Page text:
It's astonishing that while we consider the idea of preventive punishment absurd and abhorrent on an interpersonal level, we readily accept it on an international level.
Today, the United States operates a de facto Department of Pre-War. Since 2002, we claim not only the ability to see into the future and discern with certainty the eventual aggressive actions of our enemies, but also the moral authority to act upon those visions, and to punish the would-be (but not-yet) perpetrators.
Just War doctrine does, in fact, allow for pre-emptive war. If a nation has evidence that they are clearly in danger of an imminent attack, they don't have to wait to be hit first and then retaliate. They can pre-empt the attack with a counter-attack of their own:
Having a sufficient cause is the most important condition justifying war. Historically this has involved (a) self-defense (b) against an act of aggression and (c) used as a last resort. Initiating an act of war violates this requirement, since the only sufficient reason for warfare is self-defense against physical aggression.But with the advent of the “Bush doctrine,” the US has supplanted the lawful (pre-emption) with the unlawful (prevention). This became crystal clear to me when I read the following [my bold]:
The right to preempt an anticipated attack can be extrapolated from the self-defense principle if preemptive strikes meet a high standard of justification: the attack being prevented must be imminent, not merely conjectured or vaguely feared in the long run.~ George Hunsinger, “Iraq: don't go there — Attack Would Violate ‘Just War’”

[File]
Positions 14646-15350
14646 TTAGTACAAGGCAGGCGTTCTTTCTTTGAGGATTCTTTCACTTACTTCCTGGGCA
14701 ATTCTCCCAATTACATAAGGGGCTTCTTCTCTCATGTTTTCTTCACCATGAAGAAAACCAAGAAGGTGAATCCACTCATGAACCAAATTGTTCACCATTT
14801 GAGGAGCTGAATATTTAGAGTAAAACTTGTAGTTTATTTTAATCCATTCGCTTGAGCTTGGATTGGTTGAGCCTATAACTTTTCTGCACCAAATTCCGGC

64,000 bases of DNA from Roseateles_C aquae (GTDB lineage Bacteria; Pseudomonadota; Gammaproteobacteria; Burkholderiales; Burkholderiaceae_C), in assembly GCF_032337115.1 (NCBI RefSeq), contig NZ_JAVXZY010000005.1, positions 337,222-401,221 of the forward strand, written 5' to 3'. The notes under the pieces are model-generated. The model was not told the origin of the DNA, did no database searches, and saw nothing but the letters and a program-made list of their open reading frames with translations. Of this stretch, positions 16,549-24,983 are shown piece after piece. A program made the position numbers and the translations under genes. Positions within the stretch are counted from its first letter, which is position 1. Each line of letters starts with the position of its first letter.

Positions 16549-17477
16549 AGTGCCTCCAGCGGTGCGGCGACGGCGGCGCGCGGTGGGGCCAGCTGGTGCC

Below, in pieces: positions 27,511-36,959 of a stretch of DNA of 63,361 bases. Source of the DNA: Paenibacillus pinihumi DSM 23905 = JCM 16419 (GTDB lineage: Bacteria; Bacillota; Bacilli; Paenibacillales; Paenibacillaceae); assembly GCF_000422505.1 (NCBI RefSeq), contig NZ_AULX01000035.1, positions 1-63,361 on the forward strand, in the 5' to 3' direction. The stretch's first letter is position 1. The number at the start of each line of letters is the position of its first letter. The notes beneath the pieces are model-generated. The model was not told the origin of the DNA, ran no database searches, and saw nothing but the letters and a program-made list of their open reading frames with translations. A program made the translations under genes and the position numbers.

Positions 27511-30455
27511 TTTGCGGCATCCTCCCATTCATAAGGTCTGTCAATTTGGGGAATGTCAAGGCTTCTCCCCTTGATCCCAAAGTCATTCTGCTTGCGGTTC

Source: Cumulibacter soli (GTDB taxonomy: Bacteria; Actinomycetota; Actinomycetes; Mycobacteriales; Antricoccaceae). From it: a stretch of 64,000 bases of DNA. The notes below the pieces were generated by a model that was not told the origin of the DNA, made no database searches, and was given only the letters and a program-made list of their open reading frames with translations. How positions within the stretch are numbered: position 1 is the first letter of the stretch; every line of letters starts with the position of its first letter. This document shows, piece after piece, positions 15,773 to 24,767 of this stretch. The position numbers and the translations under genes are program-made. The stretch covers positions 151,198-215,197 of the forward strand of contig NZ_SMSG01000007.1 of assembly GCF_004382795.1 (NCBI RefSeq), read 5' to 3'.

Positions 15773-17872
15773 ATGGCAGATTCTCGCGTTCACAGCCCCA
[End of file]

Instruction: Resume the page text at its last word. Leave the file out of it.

The contributors to Hitting First have criticized the Bush administration's 2002 National Security Strategy of the United States of America (NSS 2002), because it deliberately confuses “preemptive” war, initiated in the face of an imminent threat and thus considered legal under international law, with “preventive” war, which, under international law, is indistinguishable from naked aggression. As Tom Rockmore notes: “It follows that defensive, or preemptive, war, which is intended to respond to a clear and present danger, including an ongoing or clearly looming attack, is moral, hence licit or justified. But what the Bush administration calls ‘preemptive’ war, which is widely regarded as preventive, or offensive, war, designed for a situation when an attack is not clearly in the offing, when it may not ever take place, is immoral, hence illicit or unjustified.” [Ibid, p. 146]A preventive war is not a just war for the same reason arrest and punishment to prevent a possible crime is not justice.
According to Mr. Rockmore, in NSS 2002, “the term ‘preemptive’ is being used, perhaps deliberately, in a nonstandard way that extends and broadens the justification for the United States to wage war against real or imagined adversaries. The consequence is to turn on its head the very idea that military action should be defensive only.” [Ibid, p. 140] Although many Americans might remain confused by such slight of hand, the rest of the world has seen through the ruse.~ Walter C. Uhler, “Deceit About Iraq: ‘Things Related and Not’” (a review of Hitting First: Preventive Force in U.S. Security Policy, ed. by William W. Keller and Gordon R. Mitchell)
While police (or citizens, in fact) may act to pre-empt a crime that appears to be imminent, they may not act to prevent a possible “future” crime. The same principle holds true for nations. They may act in response to an imminent threat; they may not act to “prevent” some possible future act of aggression.
Knowledge of the future is an attribute of God alone. And when the State claims both certain knowledge of the future and the moral authority to act on that knowledge, it is appropriating to itself this divine attribute.
(See also “A Citizen’s Response to the National Security Strategy,” by Wendell Berry, Orion magazine, March/April 2003.)